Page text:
Tuesday Tidbits: Travel Prep And More

rainy weather tokyo

I’m riding my packing list down to the wire; lots of rain in the forecast for at least our first week in Japan has made me revisit some of my initial footwear picks. I’ll have to decide today though, and will have my final travel wardrobe posted tomorrow.

I spent an hour over the weekend re-organizing my travel toiletries. I usually keep my EMME bag loaded up and ready to grab and go, but over the last few trips I’d accumulated some superfluous bits. I mean, how many hotel-issue emergency sewing kits does one really need to keep on hand? So I culled the almost-empties and the extras, and re-organized the rest. (BTW, EMME has released a smaller version, the Petite, which I’ll be trying soon on a shorter getaway.) And you can now get 20% off your EMME purchase with code UNEFEMME.

On Sunday afternoon, Sandra Sallin and I met for lunch and then scurried over an Advanced Style book signing at Louise Green Millinery. It was a well-attended and jovial event, and so many folks turned up in some truly splendid hats. (And if they hadn’t, there were plenty available to try on.) The Good News was that I finally got to meet Judith of Style Crone in person! We’ve been following each other’s blogs for years, and she was just as I’d imagined: beautiful, warm, gracious and intelligent. The Bad News was that, like a dolt, I’d left my phone at home plugged into the charger, so did not get any pictures of my own. But Sandra sent me this one of her and Judith, and gave me the OK to share. And you can see many of the attendees on Ari’s Instagram here.

fabulous bloggers Sandra and Judith

Two lovely and vibrant women!

Any last-minute travel tips for Japan?

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  1. The weather has in Tokyo has been the worst in all of the many years I have lived here. Constant rain, with no end in sight. Be prepared for sudden, nasty downpours. And remember that while waterproof rainwear works outside, as soon as you get in a train or building, things will get very steamy. This is such a great city, and it is too bad that you have to experience it at its very worst (at least weather-wise). But despite the weather, you will have a great visit here!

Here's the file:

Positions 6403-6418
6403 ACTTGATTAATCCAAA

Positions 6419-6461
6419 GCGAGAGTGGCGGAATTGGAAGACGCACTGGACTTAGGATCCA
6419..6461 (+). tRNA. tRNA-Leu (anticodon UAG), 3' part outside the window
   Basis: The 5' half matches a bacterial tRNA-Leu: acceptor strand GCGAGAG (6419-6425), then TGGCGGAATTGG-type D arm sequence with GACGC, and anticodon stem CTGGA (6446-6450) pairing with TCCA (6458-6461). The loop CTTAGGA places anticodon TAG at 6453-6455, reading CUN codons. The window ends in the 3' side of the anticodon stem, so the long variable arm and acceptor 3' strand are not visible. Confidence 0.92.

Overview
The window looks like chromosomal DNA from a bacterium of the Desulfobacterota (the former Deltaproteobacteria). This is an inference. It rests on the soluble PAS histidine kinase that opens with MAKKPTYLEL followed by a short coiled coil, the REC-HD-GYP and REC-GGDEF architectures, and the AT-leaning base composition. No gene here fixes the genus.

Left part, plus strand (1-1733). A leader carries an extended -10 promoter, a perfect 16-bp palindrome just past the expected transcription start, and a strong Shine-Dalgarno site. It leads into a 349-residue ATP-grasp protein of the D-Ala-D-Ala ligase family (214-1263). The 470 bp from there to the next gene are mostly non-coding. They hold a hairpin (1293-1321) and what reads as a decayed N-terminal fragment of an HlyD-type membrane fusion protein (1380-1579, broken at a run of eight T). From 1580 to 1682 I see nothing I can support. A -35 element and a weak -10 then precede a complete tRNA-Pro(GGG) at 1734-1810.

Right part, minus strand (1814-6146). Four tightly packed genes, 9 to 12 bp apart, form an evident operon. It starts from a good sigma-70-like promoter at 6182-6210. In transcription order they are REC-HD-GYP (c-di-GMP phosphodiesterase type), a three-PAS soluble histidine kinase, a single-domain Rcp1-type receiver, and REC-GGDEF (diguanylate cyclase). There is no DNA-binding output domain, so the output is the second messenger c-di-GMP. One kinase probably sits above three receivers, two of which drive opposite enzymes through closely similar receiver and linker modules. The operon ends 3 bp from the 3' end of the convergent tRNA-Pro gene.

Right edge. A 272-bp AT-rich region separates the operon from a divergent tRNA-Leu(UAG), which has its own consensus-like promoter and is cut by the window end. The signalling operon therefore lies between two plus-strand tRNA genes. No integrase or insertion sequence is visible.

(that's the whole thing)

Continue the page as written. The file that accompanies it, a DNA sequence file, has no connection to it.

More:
2. I love my EMME bag and I wish I had bought the petite instead. My luggage (eBags weekender junior) is small and the EMME takes up a bit too much space. I’ve learned to pack other essentials in the bag, such as iPhone chargers and jewelry, to maximize its usefulness and minimize the “space hog-ness.”

    1. I was wondering about that very issue – I just returned from two weeks (Madrid/Ireland), did a month in Ireland in July, and I’m always trying to find the “best” solution. Love my eBags, and I’ve used the eBag toiletry bag before – I like it because it packs so flat, but lately I’ve been using three smallish Travelon bags that have some form to them, but also have mesh panels so you can see what you have in them. I still don’t feel that I have the best solution, but man that Emme bag is HUGE. I’m trying to image how all the carry-on folks get that in their bag and still have room for clothes and shoes 🙂

      1. I just solved the EMME/Petite EMME dilemma by purchasing the “complete set” option (both). With the UNEFEMME discount on top of the discount for two, it worked out to just $60 for the set, once shipping was added. I’m very much looking forward to using them! I see the petite for short biz trips, and the original for longer trips. Thanks to all for the ideas and inspiration!